The Crossdressing Doctor Who Performed the First Successful Cesarean Section

In the mid-18th century, when Prussian Dorothea Erxleben-Leporin became the first female doctor in modern history, the medical profession was strictly off-limits to women because people thought it would be downright dangerous to their health.
The intensive thinking and intellectualizing required would certainly send members of the fairer sex into hysteria and drain their fertility, so the pre-Enlightenment sexist rationale went; not to mention women lacked the physical strength to wield such impossibly imposing tools as handheld obstetrical forceps. Around 50 years after Erxleben-Leporin successfully petitioned the King of Prussia to grant her admission into medical school, Miranda Stuart was born in 1795. Stuart also wanted to become a doctor, but she took a shortcut around medical schools’ no-women-allowed policies and began living as a man when she was 18.

The Crossdressing Doctor Who Performed the First Successful Cesarean Section

In the mid-18th century, when Prussian Dorothea Erxleben-Leporin became the first female doctor in modern history, the medical profession was strictly off-limits to women because people thought it would be downright dangerous to their health.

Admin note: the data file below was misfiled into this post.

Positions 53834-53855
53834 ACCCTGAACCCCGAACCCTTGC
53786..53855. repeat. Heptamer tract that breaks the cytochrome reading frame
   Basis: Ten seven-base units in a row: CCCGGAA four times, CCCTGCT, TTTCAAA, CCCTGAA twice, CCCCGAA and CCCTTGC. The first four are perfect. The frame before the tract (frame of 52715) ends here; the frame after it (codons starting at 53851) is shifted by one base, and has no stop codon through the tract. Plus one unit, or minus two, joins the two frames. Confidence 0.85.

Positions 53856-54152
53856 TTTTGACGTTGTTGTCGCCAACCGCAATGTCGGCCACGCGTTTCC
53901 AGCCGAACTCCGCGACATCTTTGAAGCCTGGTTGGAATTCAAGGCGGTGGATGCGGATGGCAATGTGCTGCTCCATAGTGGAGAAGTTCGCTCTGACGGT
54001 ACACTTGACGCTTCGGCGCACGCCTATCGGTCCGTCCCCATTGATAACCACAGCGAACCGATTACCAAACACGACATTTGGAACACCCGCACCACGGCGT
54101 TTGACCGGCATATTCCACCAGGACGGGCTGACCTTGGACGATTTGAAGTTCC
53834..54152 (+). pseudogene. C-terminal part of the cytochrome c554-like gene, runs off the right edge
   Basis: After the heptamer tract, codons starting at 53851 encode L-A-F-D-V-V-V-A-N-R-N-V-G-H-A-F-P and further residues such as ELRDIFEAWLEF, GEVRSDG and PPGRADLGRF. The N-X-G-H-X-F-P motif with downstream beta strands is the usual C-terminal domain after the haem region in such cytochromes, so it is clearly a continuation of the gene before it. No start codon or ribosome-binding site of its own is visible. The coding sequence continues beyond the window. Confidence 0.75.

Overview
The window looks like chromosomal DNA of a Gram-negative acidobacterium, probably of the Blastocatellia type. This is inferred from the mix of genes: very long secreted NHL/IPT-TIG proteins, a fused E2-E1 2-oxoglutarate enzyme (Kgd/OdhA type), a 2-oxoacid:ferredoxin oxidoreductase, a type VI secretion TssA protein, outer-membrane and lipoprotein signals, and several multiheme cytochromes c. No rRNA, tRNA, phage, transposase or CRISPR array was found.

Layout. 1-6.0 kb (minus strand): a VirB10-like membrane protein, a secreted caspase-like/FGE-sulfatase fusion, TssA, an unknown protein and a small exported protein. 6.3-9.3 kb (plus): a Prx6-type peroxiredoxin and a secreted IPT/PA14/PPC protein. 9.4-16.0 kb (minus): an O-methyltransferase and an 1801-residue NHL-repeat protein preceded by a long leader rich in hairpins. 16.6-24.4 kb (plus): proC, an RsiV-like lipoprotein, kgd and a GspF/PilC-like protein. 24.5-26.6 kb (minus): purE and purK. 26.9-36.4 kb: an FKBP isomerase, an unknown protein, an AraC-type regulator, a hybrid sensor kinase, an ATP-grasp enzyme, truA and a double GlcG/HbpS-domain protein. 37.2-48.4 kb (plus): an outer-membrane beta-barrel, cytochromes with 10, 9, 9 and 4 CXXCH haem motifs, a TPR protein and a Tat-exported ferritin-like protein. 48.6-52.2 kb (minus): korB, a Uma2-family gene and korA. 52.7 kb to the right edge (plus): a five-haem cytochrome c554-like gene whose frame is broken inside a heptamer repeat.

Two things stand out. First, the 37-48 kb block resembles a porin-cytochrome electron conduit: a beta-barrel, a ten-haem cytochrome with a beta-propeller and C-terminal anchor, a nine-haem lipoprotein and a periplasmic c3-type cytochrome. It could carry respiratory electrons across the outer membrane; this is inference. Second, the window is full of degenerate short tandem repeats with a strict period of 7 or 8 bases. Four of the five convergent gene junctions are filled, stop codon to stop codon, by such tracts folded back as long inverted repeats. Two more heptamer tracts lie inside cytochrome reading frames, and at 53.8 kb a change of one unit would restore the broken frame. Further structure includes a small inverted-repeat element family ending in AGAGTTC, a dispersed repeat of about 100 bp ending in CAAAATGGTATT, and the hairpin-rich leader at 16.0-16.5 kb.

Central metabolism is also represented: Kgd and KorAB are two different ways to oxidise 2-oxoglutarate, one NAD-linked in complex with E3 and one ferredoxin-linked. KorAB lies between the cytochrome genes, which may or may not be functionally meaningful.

The intensive thinking and intellectualizing required would certainly send members of the fairer sex into hysteria and drain their fertility, so the pre-Enlightenment sexist rationale went; not to mention women lacked the physical strength to wield such impossibly imposing tools as handheld obstetrical forceps. Around 50 years after Erxleben-Leporin successfully petitioned the King of Prussia to grant her admission into medical school, Miranda Stuart was born in 1795. Stuart also wanted to become a doctor, but she took a shortcut around medical schools’ no-women-allowed policies and began living as a man when she was 18.